Shari Redstone ends talks with Skydance for Paramount merger, source says

By Dawn Chmielewski

LOS ANGELES (Reuters) -Media heiress Shari Redstone has ended talks with David Ellison’s Skydance Media, even as a special committee of the Paramount Global’s board was expected to meet to vote on a merger proposal, according to a source familiar with the negotiations.

Redstone, Paramount’s controlling shareholder, had been expected to sell her family’s controlling stake in Paramount to Ellison as part of a $2.25 billion sale of the family’s holding company, National Amusements.

National Amusements issued a statement saying it had been unable to reach mutually acceptable terms with Skydance Media for the acquisition of a controlling stake in NAI. It did not elaborate.

The Wall Street Journal, citing people familiar with the matter, first reported on Tuesday that the deal had fallen apart, and Redstone will now likely pursue a sale of just National Amusements without trying to merge Paramount into another company.

National Amusements owns movie theaters in the U.S., U.K. and Latin America. It also holds 77% of Paramount’s class A voting stock, representing the Redstone family’s controlling interest in the company. Two parties are interested in this stake: independent Hollywood producer Steven Paul as well as Seagram heir Edgar Bronfman, who is backed by private equity firm Bain Capital.

One source close to Redstone said these other prospective buyers have given her options, with the possibility of a lucrative bidding war.

The abrupt end of talks with Skydance came after Ellison and his bidding partners, Redbird Capital and KKR, revalued its offer for National Amusements to provide more cash for Paramount’s nonvoting shareholders.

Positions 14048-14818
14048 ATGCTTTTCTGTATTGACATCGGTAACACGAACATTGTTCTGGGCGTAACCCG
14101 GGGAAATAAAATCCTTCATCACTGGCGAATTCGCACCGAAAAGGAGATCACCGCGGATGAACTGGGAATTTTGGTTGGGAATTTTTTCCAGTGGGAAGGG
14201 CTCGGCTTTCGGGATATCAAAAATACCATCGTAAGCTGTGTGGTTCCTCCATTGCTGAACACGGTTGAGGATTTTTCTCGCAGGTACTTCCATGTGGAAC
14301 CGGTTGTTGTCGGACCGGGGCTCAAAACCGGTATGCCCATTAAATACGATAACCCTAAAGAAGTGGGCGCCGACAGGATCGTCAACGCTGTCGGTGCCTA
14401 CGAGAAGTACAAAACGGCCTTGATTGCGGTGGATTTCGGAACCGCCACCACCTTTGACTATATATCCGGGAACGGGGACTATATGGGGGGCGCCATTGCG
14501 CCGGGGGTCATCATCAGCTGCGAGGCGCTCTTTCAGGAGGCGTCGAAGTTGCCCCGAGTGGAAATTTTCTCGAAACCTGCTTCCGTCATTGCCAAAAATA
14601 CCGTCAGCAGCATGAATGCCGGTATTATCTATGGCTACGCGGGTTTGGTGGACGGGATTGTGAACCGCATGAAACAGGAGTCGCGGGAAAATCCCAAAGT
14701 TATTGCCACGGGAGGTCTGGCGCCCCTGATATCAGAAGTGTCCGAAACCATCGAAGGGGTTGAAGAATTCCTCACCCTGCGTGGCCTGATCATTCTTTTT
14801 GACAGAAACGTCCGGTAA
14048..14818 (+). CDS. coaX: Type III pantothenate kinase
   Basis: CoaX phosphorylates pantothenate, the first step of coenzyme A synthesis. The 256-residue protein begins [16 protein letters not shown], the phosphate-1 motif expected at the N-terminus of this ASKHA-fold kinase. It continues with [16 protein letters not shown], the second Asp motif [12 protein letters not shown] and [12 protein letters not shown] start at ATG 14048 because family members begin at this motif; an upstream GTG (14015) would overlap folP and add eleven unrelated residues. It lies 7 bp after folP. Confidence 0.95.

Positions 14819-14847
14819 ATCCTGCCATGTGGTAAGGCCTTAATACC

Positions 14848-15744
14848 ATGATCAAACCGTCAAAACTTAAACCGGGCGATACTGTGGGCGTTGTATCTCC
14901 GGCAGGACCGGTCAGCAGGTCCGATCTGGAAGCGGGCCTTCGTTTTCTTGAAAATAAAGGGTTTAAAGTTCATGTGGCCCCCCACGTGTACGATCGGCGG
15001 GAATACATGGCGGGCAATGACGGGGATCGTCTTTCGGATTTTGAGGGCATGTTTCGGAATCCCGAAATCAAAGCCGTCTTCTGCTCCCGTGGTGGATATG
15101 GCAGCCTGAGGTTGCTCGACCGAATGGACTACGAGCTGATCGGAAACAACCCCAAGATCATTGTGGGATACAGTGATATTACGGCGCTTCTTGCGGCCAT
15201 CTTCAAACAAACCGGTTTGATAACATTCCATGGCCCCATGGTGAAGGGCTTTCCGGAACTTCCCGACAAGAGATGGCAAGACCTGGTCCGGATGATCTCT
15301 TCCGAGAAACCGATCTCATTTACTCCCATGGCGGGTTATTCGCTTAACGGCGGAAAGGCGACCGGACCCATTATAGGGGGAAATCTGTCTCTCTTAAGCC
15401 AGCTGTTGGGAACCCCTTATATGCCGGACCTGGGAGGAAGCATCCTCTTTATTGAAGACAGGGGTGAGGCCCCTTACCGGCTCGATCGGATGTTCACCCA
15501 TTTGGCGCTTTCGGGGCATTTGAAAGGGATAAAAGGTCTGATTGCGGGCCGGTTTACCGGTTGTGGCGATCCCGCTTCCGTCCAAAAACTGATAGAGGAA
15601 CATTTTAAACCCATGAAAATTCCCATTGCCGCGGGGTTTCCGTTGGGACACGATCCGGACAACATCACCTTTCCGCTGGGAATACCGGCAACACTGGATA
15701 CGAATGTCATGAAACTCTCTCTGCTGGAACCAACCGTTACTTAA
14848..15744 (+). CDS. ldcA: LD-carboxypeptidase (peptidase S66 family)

Negotiations continued through the weekend on other issues, such as Redstone’s desire to be indemnified from any lawsuits arising from a deal, the source familiar with negotiations told Reuters. Redstone soured on the deal after Ellison dropped the value of the offer for her Paramount holdings.

The deal that fell apart would have been the linchpin to a second transaction, in which Paramount would have acquired Skydance in an all-stock deal.

“NAI is grateful to Skydance for their months of work,” Redstone’s company said in a statement which also expressed confidence in the strategic vision outlined last week by a trio of executives who now lead Paramount.

The special committee of Paramount’s board of directors issued a statement saying it met on Tuesday to discuss progress of a potential deal. It added that a representative of National Amusements informed the committee “that it did not have an agreement on a deal with Skydance Media and didn’t anticipate a path forward on this transaction.”

No vote was taken regarding any potential transaction.

Skydance did not immediately respond to a Reuters request for comment.

(Reporting by Dawn Chmielewski in Los Angeles and Zaheer Kachwala in Bengaluru; Editing by Shounak Dasgupta and David Gregorio)

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